Depending on the player's angular position, the player will have to aim the ball at a different location on the backboard for the ball to end up in the basket, as shown in Figure 6.
Figure 6. Players at different locations need to aim the ball at a different spot on the backboard to make the ball bounce into the basket.
The player always aims to get the ball in the middle of the basket. Fortunately, there is some wiggle room. As shown in Figure 7, the ball can bounce off of a slightly different spot on the backboard and still bounce into the basket.
Figure 7. A player placed at a specific position can throw a ball to a slightly different spot on the backboard and still make the shot. The contact area on the backboard that will result in a shot can be used as an indicator of how difficult it is to shoot from that position.
How much wiggle room a player has is one indicator of how difficult it is to make the shot. You can calculate relative probabilities by comparing the length of this "wiggle room" (the length of the area on the backboard that a player can hit and still make the shot) for different player positions. In this approach, you calculate the relative sizes of the areas at which a player can choose to aim as explained later in the procedure. This works if you assume that the player can aim the ball perfectly every time. Another approach is to calculate the angular wiggle room the player has when aiming the ball (for example, plus or minus two degrees), assuming the player knows exactly which spot on the backboard to aim at. The calculations are slightly different in this case, as explained in the Variations section. In the real game, the relative probability is a combination of both of these and other aspects.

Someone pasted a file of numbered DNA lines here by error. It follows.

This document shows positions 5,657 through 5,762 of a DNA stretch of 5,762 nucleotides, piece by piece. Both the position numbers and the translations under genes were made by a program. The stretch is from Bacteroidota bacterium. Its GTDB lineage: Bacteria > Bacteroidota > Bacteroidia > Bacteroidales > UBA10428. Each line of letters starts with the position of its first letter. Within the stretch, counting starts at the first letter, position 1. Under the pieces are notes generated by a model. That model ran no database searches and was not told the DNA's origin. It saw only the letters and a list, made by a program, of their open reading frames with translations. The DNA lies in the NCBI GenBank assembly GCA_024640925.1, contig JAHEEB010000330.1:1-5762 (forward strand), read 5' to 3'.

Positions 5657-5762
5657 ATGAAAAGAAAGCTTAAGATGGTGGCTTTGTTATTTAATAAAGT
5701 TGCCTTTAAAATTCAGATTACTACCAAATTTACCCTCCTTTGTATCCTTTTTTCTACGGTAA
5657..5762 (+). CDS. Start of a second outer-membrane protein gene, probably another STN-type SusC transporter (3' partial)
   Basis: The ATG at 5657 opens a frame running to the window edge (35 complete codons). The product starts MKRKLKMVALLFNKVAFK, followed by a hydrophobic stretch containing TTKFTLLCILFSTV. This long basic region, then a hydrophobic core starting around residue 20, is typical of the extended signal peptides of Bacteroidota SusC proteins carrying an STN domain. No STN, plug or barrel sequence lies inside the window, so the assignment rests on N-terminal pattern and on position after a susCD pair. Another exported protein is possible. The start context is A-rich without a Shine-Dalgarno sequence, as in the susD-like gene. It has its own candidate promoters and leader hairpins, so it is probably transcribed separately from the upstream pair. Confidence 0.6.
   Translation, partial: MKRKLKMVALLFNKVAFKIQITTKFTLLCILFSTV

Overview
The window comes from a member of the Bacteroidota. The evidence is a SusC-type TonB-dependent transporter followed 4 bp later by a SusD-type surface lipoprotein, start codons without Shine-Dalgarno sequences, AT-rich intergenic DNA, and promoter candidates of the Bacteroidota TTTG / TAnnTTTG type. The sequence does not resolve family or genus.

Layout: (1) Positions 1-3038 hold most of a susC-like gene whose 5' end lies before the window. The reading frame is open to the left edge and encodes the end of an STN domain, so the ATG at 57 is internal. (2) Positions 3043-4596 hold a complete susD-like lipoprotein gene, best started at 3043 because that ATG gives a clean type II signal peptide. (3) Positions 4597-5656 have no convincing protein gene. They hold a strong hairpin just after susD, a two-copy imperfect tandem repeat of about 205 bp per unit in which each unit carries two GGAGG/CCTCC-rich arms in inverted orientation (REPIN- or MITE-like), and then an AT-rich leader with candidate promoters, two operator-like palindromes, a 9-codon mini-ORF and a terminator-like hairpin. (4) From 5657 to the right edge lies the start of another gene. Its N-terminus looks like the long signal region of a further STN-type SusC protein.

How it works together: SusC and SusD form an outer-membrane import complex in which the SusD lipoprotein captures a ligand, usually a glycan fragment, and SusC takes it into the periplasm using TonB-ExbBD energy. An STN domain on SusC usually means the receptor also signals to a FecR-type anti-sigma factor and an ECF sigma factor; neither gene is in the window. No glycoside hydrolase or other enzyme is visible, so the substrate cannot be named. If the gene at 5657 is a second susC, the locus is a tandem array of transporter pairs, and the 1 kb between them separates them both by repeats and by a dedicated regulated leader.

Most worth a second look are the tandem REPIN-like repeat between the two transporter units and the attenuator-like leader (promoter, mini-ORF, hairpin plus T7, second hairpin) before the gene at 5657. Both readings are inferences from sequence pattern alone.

Some general notes before you start the calculations:
 Although in sports the distances are often indicated in inches and yards, calculations will be done in the metric system (centimeters and meters). Be sure to make appropriate conversions where needed.
 All figures indicate the angle defining the position of the player as β. The first time you go through these calculations, fill in the angle 30°. At later iterations, you will do the calculations for the 45°, the 60°, and the 90° positions. Fill in the appropriate number for β each time you go through the calculations.
 At any step in your calculations, remember to verify if the obtained distances make sense. As an example, a ball hitting the backboard at 10 m away from the center of the backboard does not seem correct. Frequent checks will help you catch mistakes early on.
 Copy the table in your lab notebook; it will allow you to systematically keep track of your calculations as you go through them for different angular positions.